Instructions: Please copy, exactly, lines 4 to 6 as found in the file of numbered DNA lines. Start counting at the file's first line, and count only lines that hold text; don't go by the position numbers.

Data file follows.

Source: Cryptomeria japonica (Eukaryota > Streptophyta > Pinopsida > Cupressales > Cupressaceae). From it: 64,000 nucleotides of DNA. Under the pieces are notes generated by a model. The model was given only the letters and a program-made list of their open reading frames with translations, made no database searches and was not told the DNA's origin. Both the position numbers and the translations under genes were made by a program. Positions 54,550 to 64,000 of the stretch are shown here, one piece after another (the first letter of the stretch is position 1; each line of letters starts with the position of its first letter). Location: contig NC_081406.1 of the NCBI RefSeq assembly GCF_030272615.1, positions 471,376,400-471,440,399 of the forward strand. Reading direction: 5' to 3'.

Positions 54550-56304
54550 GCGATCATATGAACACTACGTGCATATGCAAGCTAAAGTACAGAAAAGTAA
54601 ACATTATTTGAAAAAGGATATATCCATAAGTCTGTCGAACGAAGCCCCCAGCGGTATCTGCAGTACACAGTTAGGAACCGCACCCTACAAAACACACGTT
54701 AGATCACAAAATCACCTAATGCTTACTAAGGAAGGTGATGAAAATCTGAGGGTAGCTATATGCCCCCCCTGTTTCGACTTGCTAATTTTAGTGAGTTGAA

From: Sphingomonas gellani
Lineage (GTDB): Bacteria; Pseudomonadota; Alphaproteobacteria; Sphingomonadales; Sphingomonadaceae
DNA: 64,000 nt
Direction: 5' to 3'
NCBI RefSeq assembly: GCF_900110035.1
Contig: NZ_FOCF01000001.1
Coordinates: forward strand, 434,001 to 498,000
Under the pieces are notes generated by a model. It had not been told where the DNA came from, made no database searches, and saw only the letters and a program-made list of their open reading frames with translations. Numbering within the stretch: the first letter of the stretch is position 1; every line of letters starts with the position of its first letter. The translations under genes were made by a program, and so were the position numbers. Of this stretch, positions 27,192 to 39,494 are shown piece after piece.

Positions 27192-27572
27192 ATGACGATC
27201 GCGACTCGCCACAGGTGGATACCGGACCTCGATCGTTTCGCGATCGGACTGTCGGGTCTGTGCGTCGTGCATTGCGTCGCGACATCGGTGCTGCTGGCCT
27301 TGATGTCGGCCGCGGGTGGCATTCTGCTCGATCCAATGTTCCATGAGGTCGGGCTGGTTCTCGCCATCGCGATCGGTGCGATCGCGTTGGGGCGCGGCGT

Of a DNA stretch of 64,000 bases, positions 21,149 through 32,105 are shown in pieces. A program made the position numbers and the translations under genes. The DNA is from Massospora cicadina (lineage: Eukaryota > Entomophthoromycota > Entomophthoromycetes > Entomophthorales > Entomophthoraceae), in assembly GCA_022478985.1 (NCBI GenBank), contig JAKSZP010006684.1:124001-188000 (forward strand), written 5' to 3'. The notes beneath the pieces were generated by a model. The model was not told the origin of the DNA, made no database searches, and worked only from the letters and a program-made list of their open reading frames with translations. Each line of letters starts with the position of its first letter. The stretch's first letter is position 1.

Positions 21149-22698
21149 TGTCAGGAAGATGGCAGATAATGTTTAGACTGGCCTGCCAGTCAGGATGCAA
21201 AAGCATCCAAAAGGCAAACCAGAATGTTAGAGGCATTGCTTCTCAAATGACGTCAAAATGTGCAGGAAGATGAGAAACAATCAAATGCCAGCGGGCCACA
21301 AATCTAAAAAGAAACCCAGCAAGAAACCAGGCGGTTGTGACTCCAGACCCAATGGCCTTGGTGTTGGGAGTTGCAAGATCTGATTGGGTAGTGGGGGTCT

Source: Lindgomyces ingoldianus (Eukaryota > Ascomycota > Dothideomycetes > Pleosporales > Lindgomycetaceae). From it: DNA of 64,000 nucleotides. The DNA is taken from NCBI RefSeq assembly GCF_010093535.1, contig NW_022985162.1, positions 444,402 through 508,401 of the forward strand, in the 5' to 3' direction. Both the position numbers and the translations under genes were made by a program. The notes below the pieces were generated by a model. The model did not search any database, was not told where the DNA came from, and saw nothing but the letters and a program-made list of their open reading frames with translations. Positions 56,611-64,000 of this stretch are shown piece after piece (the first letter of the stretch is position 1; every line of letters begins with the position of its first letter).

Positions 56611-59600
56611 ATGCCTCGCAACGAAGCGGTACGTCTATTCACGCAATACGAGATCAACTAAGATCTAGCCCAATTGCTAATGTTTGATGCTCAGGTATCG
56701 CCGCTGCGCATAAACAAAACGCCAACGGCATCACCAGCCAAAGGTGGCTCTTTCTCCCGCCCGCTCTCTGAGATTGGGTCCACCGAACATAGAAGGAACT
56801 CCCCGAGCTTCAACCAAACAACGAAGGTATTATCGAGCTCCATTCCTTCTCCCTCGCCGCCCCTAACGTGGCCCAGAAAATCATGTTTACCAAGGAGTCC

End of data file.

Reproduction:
54601 ACATTATTTGAAAAAGGATATATCCATAAGTCTGTCGAACGAAGCCCCCAGCGGTATCTGCAGTACACAGTTAGGAACCGCACCCTACAAAACACACGTT
54701 AGATCACAAAATCACCTAATGCTTACTAAGGAAGGTGATGAAAATCTGAGGGTAGCTATATGCCCCCCCTGTTTCGACTTGCTAATTTTAGTGAGTTGAA

From: Sphingomonas gellani